Managing Life Issues to Help Others Age in Place

By John Addyman

Some of us know all about this. Others may find out soon enough.

The father who taught you to throw a curveball has suffered a stroke. And he has come home from the hospital. Your mom suddenly has a 190-pound man on her hands who must have almost everything done for him.

And you, the only child, live 400 miles away with a family of young kids and a job you can’t leave.

The guilt and frustration are crushing you. When you see your mom, the weight of her taking care of your dad is obviously crushing her.

When the two of you sit down at the kitchen table, your first words are, “We need help.”

Your mom needs relief and guidance. You need the comfort of a solid plan for your dad, knowing your mom is being taken care of, too.

Where does that come from?

From a care manager.

In Monroe County, care managers aren’t difficult to locate. In Ontario, Yates, Seneca and Wayne counties, care managers aren’t nearly as common.

To fill part of that gap, two Newark women, Gina Donnelly and sister-in-law Kathy Jacobs, left their long-term jobs and started Entrusted Care, a two-woman operation that helps people facing a family care crisis to plan and manage issues and to live in place as long as possible, as independently as possible.

Donnelly has a Bachelor of Social Work degree and worked as a discharge planner at Clifton Springs Hospital, in Wayne County Social Services, and at Wayne County Nursing Home in admissions. Jacobs has a bachelor’s degree in psychology and an MBA from the Simon School of Business at UofR. She owned her own executive services business until she left it to take care of her mother, a bit more than two years ago.

“A long time ago, I said there needed to be community care managers in our area,” Donnelly said. “I had loved ones in my own home I was seeing through their illnesses or seeing them through to the end and I would watch a barrage of people coming through my home. Even with my expertise and my knowledge of the system, I had very little control or very little communication from the multitude of agencies that were involved. That needed to be reined in. That needed to be coordinated by someone.”

Donnelly’s mother-in-law, Jacobs’ mother, spent the last two years of her life in the Donnelly home. What the family experienced changed the lives of everyone involved.

“I had a business plan I really wanted to do after retirement, but after my mother-in-law passed away, I talked to Kathy about that business plan. I told her, ‘You have the business expertise, also have an undergrad in psych and you’ve lived this now with your mom. Life just offered the opportunity for me to go ahead and do this and execute it now.’ We launched almost three years ago.”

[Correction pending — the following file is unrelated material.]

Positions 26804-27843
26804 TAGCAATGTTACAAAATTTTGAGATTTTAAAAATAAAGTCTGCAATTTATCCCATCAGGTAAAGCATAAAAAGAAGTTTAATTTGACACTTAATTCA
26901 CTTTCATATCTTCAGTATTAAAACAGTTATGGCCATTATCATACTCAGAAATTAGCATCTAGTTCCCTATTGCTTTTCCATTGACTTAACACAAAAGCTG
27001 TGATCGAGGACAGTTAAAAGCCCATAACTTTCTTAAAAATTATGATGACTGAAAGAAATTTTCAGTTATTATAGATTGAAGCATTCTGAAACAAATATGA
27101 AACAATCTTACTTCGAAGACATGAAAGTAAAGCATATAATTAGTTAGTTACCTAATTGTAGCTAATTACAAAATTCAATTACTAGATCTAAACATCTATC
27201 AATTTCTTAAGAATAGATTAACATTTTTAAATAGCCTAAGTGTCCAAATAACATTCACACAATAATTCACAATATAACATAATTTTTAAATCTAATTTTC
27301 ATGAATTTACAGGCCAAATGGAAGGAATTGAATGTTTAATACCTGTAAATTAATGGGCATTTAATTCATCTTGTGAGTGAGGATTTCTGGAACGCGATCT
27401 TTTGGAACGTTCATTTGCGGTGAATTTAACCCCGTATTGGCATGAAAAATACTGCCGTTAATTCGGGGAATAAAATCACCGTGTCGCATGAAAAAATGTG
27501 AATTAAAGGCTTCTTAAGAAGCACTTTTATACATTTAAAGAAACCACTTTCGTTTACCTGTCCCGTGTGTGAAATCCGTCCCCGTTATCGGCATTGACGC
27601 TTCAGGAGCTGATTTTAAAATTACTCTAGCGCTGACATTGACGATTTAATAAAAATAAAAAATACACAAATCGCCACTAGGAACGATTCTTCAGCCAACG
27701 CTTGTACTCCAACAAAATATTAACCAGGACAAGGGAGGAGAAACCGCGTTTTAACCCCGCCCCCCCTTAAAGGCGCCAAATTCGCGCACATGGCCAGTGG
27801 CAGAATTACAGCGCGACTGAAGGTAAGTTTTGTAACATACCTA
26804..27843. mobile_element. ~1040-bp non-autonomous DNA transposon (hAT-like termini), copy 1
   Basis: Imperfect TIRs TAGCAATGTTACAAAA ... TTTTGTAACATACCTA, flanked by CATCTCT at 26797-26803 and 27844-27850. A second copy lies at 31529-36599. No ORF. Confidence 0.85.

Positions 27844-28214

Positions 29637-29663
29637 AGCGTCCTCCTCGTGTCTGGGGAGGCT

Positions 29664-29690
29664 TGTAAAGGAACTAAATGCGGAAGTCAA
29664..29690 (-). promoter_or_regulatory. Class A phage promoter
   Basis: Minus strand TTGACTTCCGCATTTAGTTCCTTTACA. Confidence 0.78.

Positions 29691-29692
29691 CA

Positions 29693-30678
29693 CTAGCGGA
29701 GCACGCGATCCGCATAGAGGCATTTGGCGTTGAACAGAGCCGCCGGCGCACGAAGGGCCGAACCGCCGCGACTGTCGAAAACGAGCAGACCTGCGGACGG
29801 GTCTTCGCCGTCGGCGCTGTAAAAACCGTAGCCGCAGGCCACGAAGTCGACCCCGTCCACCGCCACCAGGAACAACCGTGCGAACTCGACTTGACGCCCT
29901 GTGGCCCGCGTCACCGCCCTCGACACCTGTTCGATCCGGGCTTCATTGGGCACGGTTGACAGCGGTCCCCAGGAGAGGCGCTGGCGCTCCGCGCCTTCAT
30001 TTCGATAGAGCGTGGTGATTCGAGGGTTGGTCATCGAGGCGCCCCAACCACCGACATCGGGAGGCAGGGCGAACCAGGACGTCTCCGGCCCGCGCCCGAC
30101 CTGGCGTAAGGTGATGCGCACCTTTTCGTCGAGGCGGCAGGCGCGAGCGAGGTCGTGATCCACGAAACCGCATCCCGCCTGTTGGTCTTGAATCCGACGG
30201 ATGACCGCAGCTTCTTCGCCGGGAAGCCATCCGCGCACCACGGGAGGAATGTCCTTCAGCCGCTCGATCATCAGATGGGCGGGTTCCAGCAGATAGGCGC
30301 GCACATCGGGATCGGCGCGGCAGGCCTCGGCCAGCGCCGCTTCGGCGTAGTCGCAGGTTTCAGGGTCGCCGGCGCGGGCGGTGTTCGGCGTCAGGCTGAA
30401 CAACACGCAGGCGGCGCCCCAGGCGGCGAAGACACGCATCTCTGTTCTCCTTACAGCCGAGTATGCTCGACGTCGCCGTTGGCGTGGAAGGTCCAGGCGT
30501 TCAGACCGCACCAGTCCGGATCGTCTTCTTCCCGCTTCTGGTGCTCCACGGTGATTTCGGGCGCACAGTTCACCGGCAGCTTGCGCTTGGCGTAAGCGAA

When the business opened, Entrusted Care had three clients almost instantly.

The process starts with a phone call and a consultation. That’s why devices like office phone systems can be instrumental for the business.

“For some people, we have the consult meeting and they’re done,” said Jacobs. “After pointing family members in the right direction, we leave them with enough information to move forward without us. People who come to us with a crisis or a specific situation (for example, a spouse needs placement), that relationship normally lasts one to three months. We have customers who are ongoing (adult children living out of state with oversight of one or two parents who live here). We have some relationships we started in the beginning and still have them. It can continue for years. Also, we may see people for one to three months, everything is good. Then things change and they call us again; maybe we established home care but it got to the point where that wasn’t working anymore. So placement was required. We come in and are another part of the process for them.”

That process is very personal. Entrusted Care will interview potential caregivers for clients, do full assessments of patients before placement, work through the myriad forms for admissions, interview all siblings and involved family, and may end up seeing a client once a month or once every day for as long as is needed.

Most of the work done is with adult children who have a parent in need of care or with a spouse who needs help caring for a husband or wife.

“Adult children have family and responsibilities and can be overwhelmed trying to take care of a parent,” Donnelly said. “There are adult children for whom we are their eyes and ears and can be available quickly if needed. We have one client where we are the emergency contact because the family lives on the other side of Canada.”

She and Jacobs work with siblings to help everyone contribute “so they don’t have to feel like one sibling is doing all the work and the others are not so involved.”

Entrusted Care has built up a resource file of agencies they’ve vested to recommend to clients. Donnelly and Jacobs do in-person assessments starting at the curb when checking out how a lone parent or elderly couple are doing.

“We look for mail piling up, differences in hygiene, differences in the way the house is kept, cars that haven’t moved, lawn that doesn’t get mowed, if nobody’s checking on that person, that’s a problem. They might be all alone,” said Jacobs.

Donnelly added, “We’re not going to run your life, just help you manage it a little bit and keep track of it. You stay in control, rather than having situations control you.”

“A hospital realizes that what they do in care management post-admission isn’t enough to keep people on a care plan outside the hospital,” Jacobs said. “That is a great opportunity for us. We can keep their clients healthier, which helps the hospitals do their job better, too.”

For more information, visit of call 315-573-9497.

Photo: Gina Donnelly (left) and Kathy Jacobs own Entrusted Care.